Already, the metaverse is increasingly part of companies’ merger and acquisitions (M&A) strategies. In December 2021, Nike announced its acquisition of digital design studio RTFKT, which the sportswear company says it hopes will help it explore the possibilities presented by the metaverse. In January 2022, Microsoft announced its plans to acquire game developer and interactive entertainment content publisher Activision Blizzard, which the software giant says it hopes will “provide building blocks for the metaverse.”
As an experiential medium, the metaverse has been most prominent at the consumer-facing level. Luxury fashion house Gucci, for example, has started selling items on gaming platforms with a digital version of a famous bag costing more than the physical model. Stella Artois, building on a history of live horse racing, has worked with Zed Run to create a 3D Tamagotchi-like experience crossed with the Kentucky Derby.
Virtual reality (VR) and augmented reality (AR,) precursors to the metaverse, were also initially oriented to consumers through gadgets like Google Glass or Oculus. But these never quite took off. It was in enterprise settings, such as manufacturing and healthcare training, where extended reality gained real traction by allowing workers to do fundamentally new things and amplify productivity, collaboration, and efficiency. Those same dynamics are carrying through into the metaverse era.
In January 2022, Hyundai, in partnership with Unity, a 3D content producer, announced plans to build a platform for a meta-factory to enable remote problem-solving, test runs of new facilities, and simulations for consumers. BMW has worked with AI company Nvidia to create a demo digital twin of a BMW production plant that allows 3D design teams to work together simultaneously across multiple software suites in a shared virtual space.
The market for digital twins—virtual representations that serve as real-time replicas of a physical object—is projected to grow to $86 billion by 2025, according to business consulting firm Grand View Research, with the likes of Unilever, Boeing, and Siemens Energy among the adopters.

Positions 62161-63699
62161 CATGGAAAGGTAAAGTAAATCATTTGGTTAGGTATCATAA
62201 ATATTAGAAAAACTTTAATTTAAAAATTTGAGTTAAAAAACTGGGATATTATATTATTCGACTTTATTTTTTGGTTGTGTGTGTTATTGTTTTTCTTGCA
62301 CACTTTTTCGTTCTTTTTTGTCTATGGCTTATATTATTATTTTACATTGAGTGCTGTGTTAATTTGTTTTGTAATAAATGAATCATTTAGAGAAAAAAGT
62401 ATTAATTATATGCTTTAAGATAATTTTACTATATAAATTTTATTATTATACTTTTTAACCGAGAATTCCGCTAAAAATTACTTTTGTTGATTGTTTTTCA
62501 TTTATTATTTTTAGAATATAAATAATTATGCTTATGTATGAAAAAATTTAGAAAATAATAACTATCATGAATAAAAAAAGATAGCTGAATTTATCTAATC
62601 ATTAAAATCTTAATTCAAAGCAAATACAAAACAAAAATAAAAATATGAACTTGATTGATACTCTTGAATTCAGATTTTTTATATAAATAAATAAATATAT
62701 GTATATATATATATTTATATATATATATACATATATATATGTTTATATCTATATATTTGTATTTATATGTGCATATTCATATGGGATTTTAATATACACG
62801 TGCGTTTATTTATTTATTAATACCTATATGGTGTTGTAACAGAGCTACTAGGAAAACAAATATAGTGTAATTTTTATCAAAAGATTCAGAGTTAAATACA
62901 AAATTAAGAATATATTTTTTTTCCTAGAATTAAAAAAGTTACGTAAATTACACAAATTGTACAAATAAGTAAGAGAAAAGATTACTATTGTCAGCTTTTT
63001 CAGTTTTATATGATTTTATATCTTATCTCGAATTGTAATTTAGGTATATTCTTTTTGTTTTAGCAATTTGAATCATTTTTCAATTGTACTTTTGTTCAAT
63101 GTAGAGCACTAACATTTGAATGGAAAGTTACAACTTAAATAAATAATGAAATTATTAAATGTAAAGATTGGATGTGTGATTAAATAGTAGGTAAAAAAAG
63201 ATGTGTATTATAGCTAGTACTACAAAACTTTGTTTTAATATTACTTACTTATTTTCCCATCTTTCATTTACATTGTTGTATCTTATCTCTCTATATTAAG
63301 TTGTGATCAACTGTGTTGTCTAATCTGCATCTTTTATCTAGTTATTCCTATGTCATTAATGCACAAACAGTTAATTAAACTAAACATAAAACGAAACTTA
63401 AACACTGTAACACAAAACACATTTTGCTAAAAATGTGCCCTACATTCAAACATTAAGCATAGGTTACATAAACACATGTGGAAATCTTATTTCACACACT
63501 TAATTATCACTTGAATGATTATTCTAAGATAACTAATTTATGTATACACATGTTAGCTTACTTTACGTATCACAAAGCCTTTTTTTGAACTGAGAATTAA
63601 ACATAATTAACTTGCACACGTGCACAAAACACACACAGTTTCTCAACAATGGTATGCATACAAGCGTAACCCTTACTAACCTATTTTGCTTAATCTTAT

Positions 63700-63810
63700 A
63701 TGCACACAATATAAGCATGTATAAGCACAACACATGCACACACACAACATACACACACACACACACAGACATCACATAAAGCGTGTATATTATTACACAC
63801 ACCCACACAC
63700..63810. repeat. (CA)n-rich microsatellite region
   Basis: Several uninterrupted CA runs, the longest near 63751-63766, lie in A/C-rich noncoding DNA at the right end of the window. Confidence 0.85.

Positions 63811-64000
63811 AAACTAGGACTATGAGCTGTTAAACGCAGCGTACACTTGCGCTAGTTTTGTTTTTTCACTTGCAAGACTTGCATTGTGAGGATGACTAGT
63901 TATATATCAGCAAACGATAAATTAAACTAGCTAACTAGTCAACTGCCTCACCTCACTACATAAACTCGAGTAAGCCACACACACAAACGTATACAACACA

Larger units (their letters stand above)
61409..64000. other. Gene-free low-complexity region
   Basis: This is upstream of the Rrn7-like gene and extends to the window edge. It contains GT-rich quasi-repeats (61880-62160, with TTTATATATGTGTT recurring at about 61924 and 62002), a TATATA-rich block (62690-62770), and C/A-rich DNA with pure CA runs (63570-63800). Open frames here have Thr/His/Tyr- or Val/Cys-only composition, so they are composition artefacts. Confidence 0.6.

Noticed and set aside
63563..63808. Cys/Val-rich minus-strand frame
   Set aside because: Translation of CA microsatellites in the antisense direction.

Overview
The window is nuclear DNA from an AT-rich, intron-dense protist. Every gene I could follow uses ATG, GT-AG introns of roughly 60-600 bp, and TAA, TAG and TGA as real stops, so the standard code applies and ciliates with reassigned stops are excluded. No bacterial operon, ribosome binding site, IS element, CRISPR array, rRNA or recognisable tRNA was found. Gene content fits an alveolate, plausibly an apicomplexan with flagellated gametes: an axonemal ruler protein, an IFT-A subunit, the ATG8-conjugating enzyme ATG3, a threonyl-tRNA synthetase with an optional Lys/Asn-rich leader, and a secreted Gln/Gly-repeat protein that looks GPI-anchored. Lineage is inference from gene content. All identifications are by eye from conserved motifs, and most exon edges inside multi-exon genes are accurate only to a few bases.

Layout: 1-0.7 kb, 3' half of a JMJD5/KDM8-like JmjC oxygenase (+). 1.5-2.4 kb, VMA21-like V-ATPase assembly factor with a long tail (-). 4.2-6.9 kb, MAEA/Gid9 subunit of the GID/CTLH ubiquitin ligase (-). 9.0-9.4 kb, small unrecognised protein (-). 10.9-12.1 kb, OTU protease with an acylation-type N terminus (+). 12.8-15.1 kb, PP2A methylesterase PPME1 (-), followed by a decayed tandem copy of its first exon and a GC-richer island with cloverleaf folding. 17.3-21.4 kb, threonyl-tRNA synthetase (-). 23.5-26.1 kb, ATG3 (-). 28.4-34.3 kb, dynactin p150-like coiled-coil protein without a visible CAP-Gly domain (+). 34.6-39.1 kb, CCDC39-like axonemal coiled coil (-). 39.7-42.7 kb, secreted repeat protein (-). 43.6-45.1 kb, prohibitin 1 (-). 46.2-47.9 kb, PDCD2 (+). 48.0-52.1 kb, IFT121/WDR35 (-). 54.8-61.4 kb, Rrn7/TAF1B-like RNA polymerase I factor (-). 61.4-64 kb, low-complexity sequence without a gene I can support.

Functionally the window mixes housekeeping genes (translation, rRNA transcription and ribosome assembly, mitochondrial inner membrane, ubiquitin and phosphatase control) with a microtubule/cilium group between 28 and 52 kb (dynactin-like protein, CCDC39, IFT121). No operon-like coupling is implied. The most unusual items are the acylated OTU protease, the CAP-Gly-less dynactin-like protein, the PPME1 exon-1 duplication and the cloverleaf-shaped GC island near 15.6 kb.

A “health metaverse” is also taking shape. 8chili—a deep tech company that is building an underlying infrastructure for metaverse content creation and distribution—launched a partnership with digital therapeutics company Aventyn in March 2022 to develop a virtual reality platform to enable virtual training, patient engagement, and health coaching. In the UK, remote and augmented reality training company Virti has been working with the NHS to train and upskill staff, including during the pandemic, when many healthcare workers had to shift to different units and functions.
The financial services industry, already a heavy user of blockchain, is stepping up its interest in payments and advisory services in the metaverse. JPMorgan Chase (JPMC) became the first major bank to enter the metaverse when it opened a “lounge” in the blockchain-based virtual world Decentraland at an event in February 2022. The Wall Street bank said it believed the metaverse could offer an eye-watering $1 trillion annual revenue opportunity for enterprises across all sectors. JPMorgan Chase’s CEO Jamie Dimon believes a virtual real estate market could emerge with attendant services like credit, mortgages, and rental agreements.
For all sectors, the metaverse offers companies new opportunities for managing meetings, video conferencing, training, and broader workforce development in the post-covid hybrid world. In terms of future potential, global digital services provider Infosys believes the content creation and delivery space will see “immense innovation and competition” for the metaverse, citing digital twins of theaters, studios, and meetings rooms, which will enable “near-to-reality experiences” for users. Microsoft co-founder Bill Gates reckons virtual meetings will move to the metaverse in the next two or three years—Meta and Microsoft are already running them internally.